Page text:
Land Use Rights For Foreign Investors In China
What the Law Says In China, neither domestic companies nor Foreign Invested Enterprises may own land outright; instead they own Land Use Rights. There are two kinds of Land Use Rights – Allocated and Granted. In comparison with Western common law concepts, Allocated Land Use Rights are in some way similar to leaseholds, and Granted Land Use Rights are in some ways similar to life estates. Allocated Land Use Rights are generally provided by the government for an indefinite period (usually to state-owned entities) and cannot be pledged, mortgaged, leased, or transferred by the user. Furthermore, Allocated land can be reclaimed by the government at any time. Granted Land Use Rights are provided by the government in exchange for a grant fee, and carry the rights to pledge, mortgage, lease, and transfer within the term of the grant.
Land is granted for a fixed term – generally 70 years for residential use, 50 years for industrial use, and 40 years for commercial and other use. The term is renewable in theory (although no foreign investor has been in China long enough to find out how this works in practice). Unlike the usual case in Western nations, Granted land must be used for the specific purpose for which it was granted. Allocated Land Use Rights may be converted into Granted Land Use Rights upon the payment of a grant fee to the government. Even Granted Land Use Rights are subject to expropriation by the government under unusual circumstances (in exchange for fair compensation similar to the eminent domain power in the US).
This state of affairs tends to work in favor of the foreign investor – land granted to Foreign Invested Enterprises is seldom expropriated, but agricultural land is often expropriated in order to make room for foreign invested projects. How the Law Applies to Foreign Invested Enterprises Most foreign invested Joint Ventures obtain Land Use Rights from the Chinese party. A common problem is that the Chinese party holds only Allocated Land Use Rights for the land it occupies (be looking for this if the Chinese party is a state-owned entity). In this case, the authority to transfer the Land Use Rights is vested in the local Land Administration Bureau, and the Chinese party will not have the right to transfer it to the Joint Venture. Nevertheless, if the Joint Venture can purchase long-term Granted Land Use Rights from the Land Administration Bureau through a land use grant contract, the Joint Venture will then be able to mortgage the land or transfer it to a third party. Keep in mind, however, that vacant land must be 25% developed before Granted Land Use Rights can be acquired. Do not attempt to acquire Granted Land Use Rights if you do not intend to develop it within a short time, because even if the land qualifies as 25% developed and thus eligible for a grant, it can still be classified as “vacant”, and vacant land can be reclaimed if development is not begun within 2 years of transfer. A second option would be for one of the investors to obtain Granted Land Use Rights and then lease the land to the Joint Venture. However, vacant land cannot be leased to a third party (such as a Joint Venture or other Foreign Invested Enterprise) by the grantee. It is also worth noting that a lease needs to be registered in order to protect the leasehold against potential competing claims.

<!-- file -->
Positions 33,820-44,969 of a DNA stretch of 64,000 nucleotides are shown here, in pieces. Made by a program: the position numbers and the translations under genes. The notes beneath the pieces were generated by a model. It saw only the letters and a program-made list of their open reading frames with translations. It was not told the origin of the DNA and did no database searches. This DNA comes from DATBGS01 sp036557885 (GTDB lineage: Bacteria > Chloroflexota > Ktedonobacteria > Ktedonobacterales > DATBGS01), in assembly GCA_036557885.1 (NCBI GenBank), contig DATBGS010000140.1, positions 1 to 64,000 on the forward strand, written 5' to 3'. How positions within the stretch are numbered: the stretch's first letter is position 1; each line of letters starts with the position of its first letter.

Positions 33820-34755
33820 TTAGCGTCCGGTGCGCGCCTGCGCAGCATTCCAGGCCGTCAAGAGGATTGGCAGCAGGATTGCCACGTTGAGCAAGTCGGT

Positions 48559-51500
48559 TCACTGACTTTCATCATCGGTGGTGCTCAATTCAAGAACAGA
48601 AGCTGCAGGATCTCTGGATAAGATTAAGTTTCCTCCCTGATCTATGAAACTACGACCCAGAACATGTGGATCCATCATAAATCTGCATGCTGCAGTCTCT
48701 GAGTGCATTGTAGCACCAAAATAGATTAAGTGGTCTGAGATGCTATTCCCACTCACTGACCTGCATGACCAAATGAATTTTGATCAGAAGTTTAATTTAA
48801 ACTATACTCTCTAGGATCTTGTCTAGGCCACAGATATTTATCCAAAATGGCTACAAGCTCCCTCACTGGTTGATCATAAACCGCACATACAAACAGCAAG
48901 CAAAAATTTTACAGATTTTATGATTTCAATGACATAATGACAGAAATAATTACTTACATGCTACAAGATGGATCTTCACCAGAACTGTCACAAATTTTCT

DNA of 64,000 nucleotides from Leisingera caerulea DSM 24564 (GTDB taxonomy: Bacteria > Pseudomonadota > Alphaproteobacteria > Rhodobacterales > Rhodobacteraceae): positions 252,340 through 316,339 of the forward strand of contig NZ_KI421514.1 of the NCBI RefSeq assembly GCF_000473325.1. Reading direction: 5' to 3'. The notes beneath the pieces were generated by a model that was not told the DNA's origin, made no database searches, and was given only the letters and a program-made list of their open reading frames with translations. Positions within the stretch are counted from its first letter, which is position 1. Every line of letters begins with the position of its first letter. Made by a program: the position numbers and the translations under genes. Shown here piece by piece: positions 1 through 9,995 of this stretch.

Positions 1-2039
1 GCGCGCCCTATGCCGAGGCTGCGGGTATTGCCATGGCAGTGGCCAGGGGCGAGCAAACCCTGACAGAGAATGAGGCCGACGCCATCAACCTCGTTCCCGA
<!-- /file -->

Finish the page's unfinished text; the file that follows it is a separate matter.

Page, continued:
Thirdly, if you are willing to settle for Allocated Land Use Rights, the Foreign Invested Enterprise could simply have the land allocated to it by the local Land Administration Bureau. In the case of a Joint Venture, a fourth option would be to have the Chinese party contribute its Allocated Land Use Rights to the Joint Venture as part of its capital contribution, in which case the Chinese party would be liable for annual land use fees. Another common problem is that the land and the building(s) on it are owned by different parties, creating a potentially messy legal situation if all parties are not willing to cooperate. Most importantly, it would be a good idea to require the Chinese party to prove the status of its Land Use Rights with documentary evidence before applying for project approval. Further, pre-transfer due diligence should include a thorough environmental impact self-assessment (see the Glossary for details). Finally, keep in mind that payment and transfer of ‘title’ through public registration with the Land Administration Bureau cannot take place simultaneously – registration of land transfers will not be allowed unless a receipt for payment is submitted with the registration transfer application.
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